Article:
The Sierra Club believes that the public’s right to full and complete access to land in Knowland Park is unequivocal. Furthermore, building on ridge lines, in protected park land, and in listed-species habitat is an affront to conservation principles—especially when there’s more than adequate unused land to accommodate this project within and immediately adjacent to the zoo footprint. The City has dragged the public down a long, twisted path in its quest to accommodate the zoo’s desire to build in the wrong place. The Sierra Club recommends that the City acknowledge that it has gotten in over its head and hit the re-set button.


Contact Oakland City Council members, the Director of City Planning, and the Office of Parks and Recreation to let them know that you oppose developing high-quality park land.

—Norman La Force, Chair East Bay Public Lands Committee

Fate of Doolan Canyon hangs on competing ballot initiatives

Photo by Scott Hein,

Photo by Scott Hein,

In November, Dublin’s voters will have the opportunity to preserve a beautiful swath of land that separates the city from neighboring Livermore. This past winter and spring, Dublin voters qualified—and on June 3 the Dublin City Council unanimously adopted—an open space initiative that establishes an urban limit line along the eastern city limits and removes the sunset provision for the western urban limit line. The new eastern urban limit line protects rural Doolan Canyon from urban sprawl.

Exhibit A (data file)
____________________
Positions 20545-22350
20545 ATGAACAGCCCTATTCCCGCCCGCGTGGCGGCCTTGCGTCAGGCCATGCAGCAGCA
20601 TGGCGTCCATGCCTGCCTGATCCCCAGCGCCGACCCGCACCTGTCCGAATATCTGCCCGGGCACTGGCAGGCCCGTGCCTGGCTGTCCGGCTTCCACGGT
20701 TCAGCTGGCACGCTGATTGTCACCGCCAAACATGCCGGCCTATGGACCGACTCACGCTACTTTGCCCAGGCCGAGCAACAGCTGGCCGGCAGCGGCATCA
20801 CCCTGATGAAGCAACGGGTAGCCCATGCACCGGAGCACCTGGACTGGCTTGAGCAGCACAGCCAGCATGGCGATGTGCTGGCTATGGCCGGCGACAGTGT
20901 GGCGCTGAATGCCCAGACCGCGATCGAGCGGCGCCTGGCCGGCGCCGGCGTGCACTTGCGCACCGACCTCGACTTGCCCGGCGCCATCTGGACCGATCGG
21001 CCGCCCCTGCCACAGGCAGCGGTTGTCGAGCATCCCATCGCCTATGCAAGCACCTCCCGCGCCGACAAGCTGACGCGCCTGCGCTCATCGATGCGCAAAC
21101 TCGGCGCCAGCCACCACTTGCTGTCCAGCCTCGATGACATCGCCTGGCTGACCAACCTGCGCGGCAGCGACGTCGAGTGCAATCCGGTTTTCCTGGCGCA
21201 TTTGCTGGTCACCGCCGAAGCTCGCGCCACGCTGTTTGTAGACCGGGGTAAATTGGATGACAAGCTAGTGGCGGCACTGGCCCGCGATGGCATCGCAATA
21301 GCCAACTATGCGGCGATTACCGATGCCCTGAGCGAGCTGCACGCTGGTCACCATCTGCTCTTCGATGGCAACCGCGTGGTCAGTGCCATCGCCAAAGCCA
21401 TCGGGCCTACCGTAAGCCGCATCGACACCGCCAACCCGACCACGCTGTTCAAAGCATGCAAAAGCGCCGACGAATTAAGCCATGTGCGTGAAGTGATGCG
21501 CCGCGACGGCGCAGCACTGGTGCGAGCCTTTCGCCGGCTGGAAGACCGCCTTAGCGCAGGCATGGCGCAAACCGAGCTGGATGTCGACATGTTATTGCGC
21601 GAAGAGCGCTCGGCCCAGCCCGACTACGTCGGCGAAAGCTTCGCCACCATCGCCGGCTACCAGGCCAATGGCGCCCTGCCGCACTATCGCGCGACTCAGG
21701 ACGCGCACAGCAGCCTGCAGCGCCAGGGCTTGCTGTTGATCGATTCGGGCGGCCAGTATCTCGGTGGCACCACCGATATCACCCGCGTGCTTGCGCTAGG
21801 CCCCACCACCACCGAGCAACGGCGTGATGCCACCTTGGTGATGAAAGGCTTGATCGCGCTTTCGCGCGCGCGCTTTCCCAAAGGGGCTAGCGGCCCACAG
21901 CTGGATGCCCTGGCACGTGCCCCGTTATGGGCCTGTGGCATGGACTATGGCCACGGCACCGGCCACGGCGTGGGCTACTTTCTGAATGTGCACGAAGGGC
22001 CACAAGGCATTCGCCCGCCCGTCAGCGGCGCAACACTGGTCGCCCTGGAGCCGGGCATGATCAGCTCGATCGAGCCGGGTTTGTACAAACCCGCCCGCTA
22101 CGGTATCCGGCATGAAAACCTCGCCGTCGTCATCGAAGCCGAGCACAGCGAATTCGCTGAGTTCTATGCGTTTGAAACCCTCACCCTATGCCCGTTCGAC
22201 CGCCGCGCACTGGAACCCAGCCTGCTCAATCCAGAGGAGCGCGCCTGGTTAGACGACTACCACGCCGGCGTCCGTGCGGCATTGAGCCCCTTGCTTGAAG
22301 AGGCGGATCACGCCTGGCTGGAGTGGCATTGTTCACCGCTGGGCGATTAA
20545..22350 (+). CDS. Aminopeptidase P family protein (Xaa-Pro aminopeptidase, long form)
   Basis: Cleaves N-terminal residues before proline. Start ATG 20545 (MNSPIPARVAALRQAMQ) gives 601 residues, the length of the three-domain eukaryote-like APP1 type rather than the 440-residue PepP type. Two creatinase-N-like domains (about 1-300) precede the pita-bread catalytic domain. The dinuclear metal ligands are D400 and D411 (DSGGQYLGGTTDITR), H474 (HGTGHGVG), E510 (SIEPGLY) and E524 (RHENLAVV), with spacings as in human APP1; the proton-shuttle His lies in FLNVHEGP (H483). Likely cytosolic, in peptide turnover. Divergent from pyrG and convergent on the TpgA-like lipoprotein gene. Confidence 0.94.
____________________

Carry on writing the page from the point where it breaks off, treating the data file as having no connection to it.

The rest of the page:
Doolan Canyon is a scenic and biologically-rich area north of I-580 currently used for ranching and a few rural homesteads. The area contains critical habitat for the California red-legged frog and the California tiger salamander, both designated as vulnerable species by the International Union for Conservation of Nature. Numerous other Special Status animal species live or forage in Doolan Canyon, including golden eagles, western burrowing owls, American badgers, San Joaquin kit foxes, tricolored blackbirds, and Callippe Silverspot butterflies. Special Status plant species found in Doolan Canyon include Congdon’s tarplant and San Joaquin spearscale. Doolan Canyon is a California Native Plant Society Biological Priority Protection Area, and the Tri-Valley Conservancy rates most of its parcels as high priority for the protection of biological resources, wildlife migration corridors, trail corridors, and agriculture.